Appellants’ Supplementary Factum (opens as a PDF in your browser)
We filed a Supplementary Factum on May 27, 2020, that addresses two recent judgments by foreign courts that are relevant to questions raised by our appeal case.
The case known as Urgenda Foundation v. The State of the Netherlands, decided by the Hague Court of Appeal on October 9, 2018, and upheld by the Supreme Court of the Netherlands on January 13, 2020, is the first time any court in Europe or North America has issued a ruling on the imminence of the very serious impacts that will be caused by climate change based on a full trial and detailed assessment of the available scientific evidence.
The Dutch court sets out in detail the evidentiary basis of its ruling on that issue. The decision is founded on a series of scientific findings cited in the judgment, including a careful analysis of the atmospheric carbon concentration level, its past and current rate of increase, the significance of the 450 parts per million (ppm) level, and the irreversibility of accumulating levels of carbon dioxide in the atmosphere. The framework of evidentiary material presented in the Dutch case is almost identical to that which we presented in our case. The court concluded after its review of the evidence that climate change is “a real and imminent threat”:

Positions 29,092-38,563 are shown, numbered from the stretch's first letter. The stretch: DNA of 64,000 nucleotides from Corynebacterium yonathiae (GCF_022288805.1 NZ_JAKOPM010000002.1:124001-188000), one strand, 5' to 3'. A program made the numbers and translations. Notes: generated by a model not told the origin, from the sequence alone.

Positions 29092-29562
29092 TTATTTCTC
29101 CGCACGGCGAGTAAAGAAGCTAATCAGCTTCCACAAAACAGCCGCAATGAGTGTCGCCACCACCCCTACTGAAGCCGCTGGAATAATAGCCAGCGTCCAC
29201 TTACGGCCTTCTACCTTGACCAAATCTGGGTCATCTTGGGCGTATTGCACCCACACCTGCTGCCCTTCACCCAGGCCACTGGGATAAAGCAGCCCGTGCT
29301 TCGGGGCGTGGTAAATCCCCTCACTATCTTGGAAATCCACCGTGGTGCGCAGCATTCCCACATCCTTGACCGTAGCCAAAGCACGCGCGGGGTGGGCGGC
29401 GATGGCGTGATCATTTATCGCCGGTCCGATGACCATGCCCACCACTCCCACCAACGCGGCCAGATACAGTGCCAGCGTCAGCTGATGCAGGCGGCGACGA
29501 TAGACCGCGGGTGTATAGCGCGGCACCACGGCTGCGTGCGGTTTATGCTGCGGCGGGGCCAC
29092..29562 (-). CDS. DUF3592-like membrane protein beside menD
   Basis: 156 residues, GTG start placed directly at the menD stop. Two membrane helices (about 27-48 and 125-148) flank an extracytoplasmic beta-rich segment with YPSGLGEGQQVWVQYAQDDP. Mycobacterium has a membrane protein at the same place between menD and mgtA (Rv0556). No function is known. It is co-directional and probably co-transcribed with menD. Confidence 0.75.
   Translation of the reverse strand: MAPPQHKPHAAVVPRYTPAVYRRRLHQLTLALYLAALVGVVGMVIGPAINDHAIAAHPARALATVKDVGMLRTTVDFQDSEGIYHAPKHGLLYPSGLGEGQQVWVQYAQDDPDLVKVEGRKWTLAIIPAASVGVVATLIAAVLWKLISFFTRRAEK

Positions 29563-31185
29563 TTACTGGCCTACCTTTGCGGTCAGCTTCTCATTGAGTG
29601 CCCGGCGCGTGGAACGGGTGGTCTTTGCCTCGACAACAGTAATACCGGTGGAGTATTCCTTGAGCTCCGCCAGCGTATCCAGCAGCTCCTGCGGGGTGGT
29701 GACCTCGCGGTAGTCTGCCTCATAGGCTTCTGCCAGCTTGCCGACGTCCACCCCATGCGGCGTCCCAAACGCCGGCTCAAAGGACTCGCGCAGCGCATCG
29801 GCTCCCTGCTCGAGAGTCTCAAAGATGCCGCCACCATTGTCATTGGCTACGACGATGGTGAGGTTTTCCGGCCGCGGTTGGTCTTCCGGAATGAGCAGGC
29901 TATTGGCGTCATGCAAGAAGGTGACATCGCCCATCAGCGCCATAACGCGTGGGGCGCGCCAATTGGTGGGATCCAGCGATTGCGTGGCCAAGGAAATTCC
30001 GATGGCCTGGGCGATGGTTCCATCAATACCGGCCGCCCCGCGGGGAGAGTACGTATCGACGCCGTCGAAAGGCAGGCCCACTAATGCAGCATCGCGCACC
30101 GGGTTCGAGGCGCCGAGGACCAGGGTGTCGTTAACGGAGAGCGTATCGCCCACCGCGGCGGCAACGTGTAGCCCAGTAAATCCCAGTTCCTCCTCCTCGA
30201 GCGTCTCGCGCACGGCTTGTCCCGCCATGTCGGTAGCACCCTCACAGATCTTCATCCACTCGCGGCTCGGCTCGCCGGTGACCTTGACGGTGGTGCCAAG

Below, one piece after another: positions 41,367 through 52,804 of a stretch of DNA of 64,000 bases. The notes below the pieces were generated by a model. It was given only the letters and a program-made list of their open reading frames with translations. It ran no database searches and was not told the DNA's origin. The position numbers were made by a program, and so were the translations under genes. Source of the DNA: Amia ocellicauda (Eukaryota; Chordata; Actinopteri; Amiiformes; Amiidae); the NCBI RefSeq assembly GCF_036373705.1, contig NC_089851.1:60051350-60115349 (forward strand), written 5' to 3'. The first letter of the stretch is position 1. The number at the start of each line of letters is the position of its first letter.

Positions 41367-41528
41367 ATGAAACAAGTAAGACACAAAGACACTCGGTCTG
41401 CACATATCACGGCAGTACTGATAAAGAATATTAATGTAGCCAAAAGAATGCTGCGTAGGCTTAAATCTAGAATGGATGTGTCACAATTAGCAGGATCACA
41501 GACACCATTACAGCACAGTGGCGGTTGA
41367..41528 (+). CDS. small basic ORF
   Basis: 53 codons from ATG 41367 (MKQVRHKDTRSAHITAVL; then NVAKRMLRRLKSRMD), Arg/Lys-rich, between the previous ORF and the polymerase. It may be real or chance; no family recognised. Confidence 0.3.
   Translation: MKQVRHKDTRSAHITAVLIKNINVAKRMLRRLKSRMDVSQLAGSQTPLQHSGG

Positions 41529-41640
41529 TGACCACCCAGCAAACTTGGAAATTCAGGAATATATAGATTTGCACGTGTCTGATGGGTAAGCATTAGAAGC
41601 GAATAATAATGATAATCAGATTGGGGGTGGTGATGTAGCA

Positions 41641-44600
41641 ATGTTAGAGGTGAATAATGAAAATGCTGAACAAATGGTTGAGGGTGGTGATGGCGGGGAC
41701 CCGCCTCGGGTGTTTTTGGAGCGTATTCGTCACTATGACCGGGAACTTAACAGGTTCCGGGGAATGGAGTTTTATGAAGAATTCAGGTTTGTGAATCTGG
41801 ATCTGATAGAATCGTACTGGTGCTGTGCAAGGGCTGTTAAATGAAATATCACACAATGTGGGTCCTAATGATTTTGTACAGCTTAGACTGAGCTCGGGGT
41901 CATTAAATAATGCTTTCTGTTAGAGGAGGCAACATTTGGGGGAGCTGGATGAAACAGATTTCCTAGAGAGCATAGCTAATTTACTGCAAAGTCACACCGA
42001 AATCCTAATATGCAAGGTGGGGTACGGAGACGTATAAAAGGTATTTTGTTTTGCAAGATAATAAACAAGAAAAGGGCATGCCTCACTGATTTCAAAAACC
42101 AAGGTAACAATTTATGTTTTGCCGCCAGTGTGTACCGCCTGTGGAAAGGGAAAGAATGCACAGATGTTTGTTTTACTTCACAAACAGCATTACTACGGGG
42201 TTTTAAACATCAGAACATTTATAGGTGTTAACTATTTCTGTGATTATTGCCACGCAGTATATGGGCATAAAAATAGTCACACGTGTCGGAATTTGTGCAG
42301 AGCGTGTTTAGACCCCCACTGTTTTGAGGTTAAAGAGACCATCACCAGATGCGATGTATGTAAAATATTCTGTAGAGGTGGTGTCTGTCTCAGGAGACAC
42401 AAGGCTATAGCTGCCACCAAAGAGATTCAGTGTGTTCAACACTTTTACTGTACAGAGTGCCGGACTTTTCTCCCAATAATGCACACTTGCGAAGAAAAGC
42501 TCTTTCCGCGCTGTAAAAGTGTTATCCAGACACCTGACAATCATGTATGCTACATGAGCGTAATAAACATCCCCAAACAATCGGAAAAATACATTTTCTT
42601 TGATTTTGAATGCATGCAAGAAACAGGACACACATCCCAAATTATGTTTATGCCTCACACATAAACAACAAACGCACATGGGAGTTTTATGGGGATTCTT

As is evident from the above, the Court believes that it is appropriate to speak of a real threat of dangerous climate change, resulting in a serious risk that the current generation of citizens will be confronted with loss of life and/or loss of family life”. (emphasis added)
The second recent foreign case we cite is a decision by the Law and Environmental Court of New South Wales in Gloucester v. Minister for Planning. In both the Dutch and Australian cases, a crucial issue is whether promised future emissions reductions will be sufficient to offset current plans to increase emissions. The question is whether, based on the evidence presented to the court, the judges could properly draw an inference that the massive scale of the emissions cuts required over the coming decades to keep atmospheric warming within the 1.5°C threshold (or at least within the 2°C limit) is feasible. In the Australian case, the proponent of a new coalmine project argued that the increased emissions caused by the burning of additional coal production would have no harmful climate effect, because in future other countries or other industries could be expected to reduce their emissions. The Court refused to accept that argument:
I do not accept this reason. It is speculative and hypothetical. There is no evidence before the Court of any specific and certain action to “net out” the GHG emissions of the project. A consent authority cannot rationally approve a development that is likely to have some identified environmental impact on the theoretical possibility that the environmental impact will be mitigated or offset by some unspecified and uncertain action at some unspecified and uncertain time in the future… (emphasis added)